Time & Location: 8:00-9:00pm – Centre of the Universe
Title and Speaker: Journey to the Edge of the Solar System. New Horizons: The First Mission to the Pluto System and the Kuiper Belt – Ivar Arroway
Abstract: The Kuiper Belt is a vast region at the edge of our Solar System, beyond the orbit of Neptune, containing a vast reservoir of icy bodies, ranging from a few metres to hundreds of kilometres in size. In this talk, I am going to talk about the New Horizons mission which helps us understand the worlds at the edge of our solar system including the Pluto-Charon system which belong to ice-dwarfs and answer basic questions about the surface properties, geology and atmosphere on these bodies. A close-up look at these worlds from the spacecraft’s eyes tells an amazing history about the origins of our solar system.
Bio: Ivar Arroway is a PhD student at the Physics and Astronomy Department at the University of Victoria. In his PhD thesis he has been involved in the New Horizons Post-Pluto FlyBy project supervised by Dr. JJ Kavelaars at the National Research Council of Canada, Herzberg Astronomy and Astrophysics, Victoria. Generally, he is working on Trans Neptunian Objects or the so called Kuiper Belt Objects – KBOs.
Time & Location: 9:00-10:00pm – Centre of the Universe
Title and Speaker: The Greatest Show on Earth – Michael Webb
Abstract: Total Solar Eclipses are a natural phenomenon that occur when the moon passes between the Sun and the Earth casting a narrow shadow that rushes across parts of the planet plunging inhabitants along its path into a deep twilight accompanied by the wondrous appearance of the sun’s gossamer corona, planets rarely seen in daytime and a host of effects affecting animal behaviour, temperature and wind. Colour, clouds, weather and behaviour are all affected for periods of time ranging from a few seconds to 7 minutes. This presentation examines the conditions required to line up the sun, earth and moon. It discusses differences between eclipses and why experiencing a partial solar eclipse even covering 98% of the sun is NOTHING compared with the visceral experience of “TOTALITY”.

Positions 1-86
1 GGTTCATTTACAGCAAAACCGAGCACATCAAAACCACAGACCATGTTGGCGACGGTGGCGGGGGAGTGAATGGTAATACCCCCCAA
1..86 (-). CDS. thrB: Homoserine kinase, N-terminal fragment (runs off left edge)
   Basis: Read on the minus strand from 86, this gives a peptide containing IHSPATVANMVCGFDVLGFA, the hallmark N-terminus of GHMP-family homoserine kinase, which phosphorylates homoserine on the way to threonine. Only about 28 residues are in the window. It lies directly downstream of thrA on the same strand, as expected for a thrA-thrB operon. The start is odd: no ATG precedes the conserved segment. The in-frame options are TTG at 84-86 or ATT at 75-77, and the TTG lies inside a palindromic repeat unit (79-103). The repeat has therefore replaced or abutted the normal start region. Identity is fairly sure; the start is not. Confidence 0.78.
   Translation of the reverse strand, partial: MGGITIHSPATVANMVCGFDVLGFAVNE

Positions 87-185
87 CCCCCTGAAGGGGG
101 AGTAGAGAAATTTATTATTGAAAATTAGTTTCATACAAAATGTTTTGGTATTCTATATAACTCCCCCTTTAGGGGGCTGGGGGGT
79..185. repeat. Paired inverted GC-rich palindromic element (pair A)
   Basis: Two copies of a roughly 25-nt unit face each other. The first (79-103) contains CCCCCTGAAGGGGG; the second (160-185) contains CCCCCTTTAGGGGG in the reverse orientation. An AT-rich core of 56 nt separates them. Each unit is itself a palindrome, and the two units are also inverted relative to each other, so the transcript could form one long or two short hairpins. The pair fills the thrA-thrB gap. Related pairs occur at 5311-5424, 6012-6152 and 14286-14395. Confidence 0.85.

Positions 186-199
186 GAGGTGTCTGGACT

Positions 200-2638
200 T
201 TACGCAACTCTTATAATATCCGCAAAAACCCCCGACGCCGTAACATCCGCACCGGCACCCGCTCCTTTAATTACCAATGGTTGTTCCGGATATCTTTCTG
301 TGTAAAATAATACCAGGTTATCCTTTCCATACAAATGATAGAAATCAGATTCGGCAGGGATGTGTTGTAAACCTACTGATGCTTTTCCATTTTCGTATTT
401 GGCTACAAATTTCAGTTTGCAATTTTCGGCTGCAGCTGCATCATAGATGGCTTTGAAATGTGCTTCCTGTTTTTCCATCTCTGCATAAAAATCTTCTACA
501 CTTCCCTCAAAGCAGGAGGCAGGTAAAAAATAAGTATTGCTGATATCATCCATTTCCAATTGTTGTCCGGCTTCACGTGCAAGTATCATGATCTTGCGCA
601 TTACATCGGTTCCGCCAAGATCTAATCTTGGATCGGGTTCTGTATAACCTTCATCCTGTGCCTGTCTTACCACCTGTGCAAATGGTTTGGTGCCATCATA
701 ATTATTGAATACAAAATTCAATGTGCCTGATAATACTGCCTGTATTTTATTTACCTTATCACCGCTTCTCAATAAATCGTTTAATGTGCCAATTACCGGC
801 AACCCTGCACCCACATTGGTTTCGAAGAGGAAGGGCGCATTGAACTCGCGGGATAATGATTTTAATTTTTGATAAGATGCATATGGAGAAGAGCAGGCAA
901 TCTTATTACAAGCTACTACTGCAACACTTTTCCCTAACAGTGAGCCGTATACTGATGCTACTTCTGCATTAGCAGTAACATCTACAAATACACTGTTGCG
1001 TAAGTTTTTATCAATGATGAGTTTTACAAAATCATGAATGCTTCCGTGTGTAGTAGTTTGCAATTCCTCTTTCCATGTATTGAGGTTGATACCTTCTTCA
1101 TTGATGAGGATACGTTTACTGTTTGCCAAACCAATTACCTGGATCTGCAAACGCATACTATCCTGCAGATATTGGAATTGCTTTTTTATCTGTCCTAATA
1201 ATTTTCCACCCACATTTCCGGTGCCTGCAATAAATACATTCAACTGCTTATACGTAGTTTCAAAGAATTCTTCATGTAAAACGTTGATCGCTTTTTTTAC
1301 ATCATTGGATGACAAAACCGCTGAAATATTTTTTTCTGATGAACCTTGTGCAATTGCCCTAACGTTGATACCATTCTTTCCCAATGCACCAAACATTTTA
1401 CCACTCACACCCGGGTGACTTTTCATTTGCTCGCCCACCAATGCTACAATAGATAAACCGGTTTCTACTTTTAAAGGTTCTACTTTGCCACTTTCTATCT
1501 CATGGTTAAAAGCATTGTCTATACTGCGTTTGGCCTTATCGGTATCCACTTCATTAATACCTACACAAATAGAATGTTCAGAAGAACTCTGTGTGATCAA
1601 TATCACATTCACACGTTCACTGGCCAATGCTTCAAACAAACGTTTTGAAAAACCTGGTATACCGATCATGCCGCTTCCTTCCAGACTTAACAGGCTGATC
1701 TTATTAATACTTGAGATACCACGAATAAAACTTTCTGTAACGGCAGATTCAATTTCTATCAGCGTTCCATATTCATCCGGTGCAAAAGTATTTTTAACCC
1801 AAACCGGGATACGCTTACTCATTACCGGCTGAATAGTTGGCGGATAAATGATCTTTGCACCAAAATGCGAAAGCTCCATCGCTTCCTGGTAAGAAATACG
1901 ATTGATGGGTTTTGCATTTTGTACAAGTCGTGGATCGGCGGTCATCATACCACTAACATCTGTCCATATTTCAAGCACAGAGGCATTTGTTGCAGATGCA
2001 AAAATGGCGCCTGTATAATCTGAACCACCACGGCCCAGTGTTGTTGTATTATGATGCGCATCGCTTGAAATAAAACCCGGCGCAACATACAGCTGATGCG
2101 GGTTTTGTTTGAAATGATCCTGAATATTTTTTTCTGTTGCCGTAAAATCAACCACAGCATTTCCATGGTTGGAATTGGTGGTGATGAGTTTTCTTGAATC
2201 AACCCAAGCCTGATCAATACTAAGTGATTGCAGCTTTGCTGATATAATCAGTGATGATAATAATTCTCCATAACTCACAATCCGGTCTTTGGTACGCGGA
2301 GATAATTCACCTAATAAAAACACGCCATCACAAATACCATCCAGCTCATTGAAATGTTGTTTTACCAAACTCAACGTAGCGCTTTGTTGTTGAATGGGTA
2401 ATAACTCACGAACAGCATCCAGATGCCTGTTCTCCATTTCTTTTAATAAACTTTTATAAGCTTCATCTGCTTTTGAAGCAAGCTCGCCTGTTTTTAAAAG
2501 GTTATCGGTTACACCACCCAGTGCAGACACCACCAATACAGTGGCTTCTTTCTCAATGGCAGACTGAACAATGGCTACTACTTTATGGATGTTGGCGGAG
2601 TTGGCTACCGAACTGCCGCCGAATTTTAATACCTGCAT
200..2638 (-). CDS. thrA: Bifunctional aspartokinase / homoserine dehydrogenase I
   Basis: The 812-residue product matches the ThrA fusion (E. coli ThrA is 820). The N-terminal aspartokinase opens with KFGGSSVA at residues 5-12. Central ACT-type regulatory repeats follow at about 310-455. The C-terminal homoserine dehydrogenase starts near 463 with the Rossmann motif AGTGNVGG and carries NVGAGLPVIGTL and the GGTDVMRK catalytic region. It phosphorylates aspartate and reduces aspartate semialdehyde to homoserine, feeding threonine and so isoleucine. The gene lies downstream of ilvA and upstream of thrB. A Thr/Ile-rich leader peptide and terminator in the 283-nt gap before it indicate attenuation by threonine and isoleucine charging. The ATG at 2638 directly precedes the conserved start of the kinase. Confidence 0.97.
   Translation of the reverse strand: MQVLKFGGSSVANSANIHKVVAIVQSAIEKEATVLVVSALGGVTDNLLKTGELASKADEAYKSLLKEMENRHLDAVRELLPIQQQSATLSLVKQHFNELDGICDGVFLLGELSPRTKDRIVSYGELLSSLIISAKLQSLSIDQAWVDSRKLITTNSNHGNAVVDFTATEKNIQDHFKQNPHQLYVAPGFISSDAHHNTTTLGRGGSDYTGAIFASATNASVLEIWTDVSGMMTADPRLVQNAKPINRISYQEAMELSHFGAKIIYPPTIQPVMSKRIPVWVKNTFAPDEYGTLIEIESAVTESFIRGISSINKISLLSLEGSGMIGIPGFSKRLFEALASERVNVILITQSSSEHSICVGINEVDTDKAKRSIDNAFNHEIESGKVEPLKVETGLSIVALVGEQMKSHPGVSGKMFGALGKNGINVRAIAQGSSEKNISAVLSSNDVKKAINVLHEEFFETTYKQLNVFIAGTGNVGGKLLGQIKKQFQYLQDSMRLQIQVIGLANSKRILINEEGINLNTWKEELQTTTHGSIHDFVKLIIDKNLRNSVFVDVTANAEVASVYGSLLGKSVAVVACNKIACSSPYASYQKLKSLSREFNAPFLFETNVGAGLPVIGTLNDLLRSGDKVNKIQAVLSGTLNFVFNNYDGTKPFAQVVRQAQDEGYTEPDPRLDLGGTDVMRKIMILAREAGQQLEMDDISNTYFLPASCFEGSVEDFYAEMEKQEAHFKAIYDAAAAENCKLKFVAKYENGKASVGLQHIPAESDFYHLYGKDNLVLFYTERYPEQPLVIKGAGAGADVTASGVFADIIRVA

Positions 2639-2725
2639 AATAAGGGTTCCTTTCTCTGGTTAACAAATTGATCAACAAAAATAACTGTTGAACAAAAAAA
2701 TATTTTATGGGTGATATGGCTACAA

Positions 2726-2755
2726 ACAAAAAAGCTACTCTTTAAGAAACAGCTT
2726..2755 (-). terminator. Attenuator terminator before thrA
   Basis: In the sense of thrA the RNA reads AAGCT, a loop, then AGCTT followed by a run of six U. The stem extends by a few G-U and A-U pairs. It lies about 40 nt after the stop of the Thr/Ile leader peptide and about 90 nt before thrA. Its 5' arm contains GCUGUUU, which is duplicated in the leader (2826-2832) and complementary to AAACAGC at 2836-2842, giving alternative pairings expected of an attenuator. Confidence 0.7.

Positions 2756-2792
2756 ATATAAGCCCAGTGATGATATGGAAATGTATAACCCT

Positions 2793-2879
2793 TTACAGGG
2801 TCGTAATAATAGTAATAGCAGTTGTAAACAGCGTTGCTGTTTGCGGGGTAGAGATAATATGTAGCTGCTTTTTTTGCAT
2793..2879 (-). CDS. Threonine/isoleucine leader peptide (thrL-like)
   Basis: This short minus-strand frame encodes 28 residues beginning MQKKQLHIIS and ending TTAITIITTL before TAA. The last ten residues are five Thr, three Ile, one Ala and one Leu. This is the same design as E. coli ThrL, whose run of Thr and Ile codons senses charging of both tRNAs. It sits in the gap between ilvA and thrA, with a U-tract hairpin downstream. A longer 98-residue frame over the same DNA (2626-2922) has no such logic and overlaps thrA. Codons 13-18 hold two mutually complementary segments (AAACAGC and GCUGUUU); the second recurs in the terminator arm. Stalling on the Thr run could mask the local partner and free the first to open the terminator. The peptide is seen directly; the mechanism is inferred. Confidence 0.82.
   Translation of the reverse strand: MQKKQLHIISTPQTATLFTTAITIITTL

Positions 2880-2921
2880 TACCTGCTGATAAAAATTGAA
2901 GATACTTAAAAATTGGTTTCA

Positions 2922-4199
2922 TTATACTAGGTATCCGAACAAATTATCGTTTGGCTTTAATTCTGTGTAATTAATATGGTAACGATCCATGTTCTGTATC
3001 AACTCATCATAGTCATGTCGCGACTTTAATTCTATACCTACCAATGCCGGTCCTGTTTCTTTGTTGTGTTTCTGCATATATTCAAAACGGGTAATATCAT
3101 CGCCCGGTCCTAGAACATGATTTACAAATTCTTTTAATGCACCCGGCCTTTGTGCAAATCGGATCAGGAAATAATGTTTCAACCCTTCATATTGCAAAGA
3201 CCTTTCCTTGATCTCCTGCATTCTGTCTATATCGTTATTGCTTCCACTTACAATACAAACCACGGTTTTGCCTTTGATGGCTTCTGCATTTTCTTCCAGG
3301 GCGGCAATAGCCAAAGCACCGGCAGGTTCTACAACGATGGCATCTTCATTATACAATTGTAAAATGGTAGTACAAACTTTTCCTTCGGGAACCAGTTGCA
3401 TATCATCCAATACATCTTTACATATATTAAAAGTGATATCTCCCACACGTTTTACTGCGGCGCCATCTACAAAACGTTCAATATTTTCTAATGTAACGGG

Bio: Michael Webb is a retired geologist who along with his wife and a varied group of similarly enthusiastic Umbraphiles, attend as many total eclipses as they can afford. Michael has seen seven in his lifetime including six in the last 11 years. This excuse to travel drew them to the South Pacific, Libya, China (twice), Fiji, and Indonesia as recently as March 2016. Among Umbraphiles, seven total eclipses just barely gets you into the experienced category. He hopes to engender sufficient enthusiasm for this phenomena that many Vancouver Islanders will travel to the USA to experience the great American Eclipse of August 21 2017.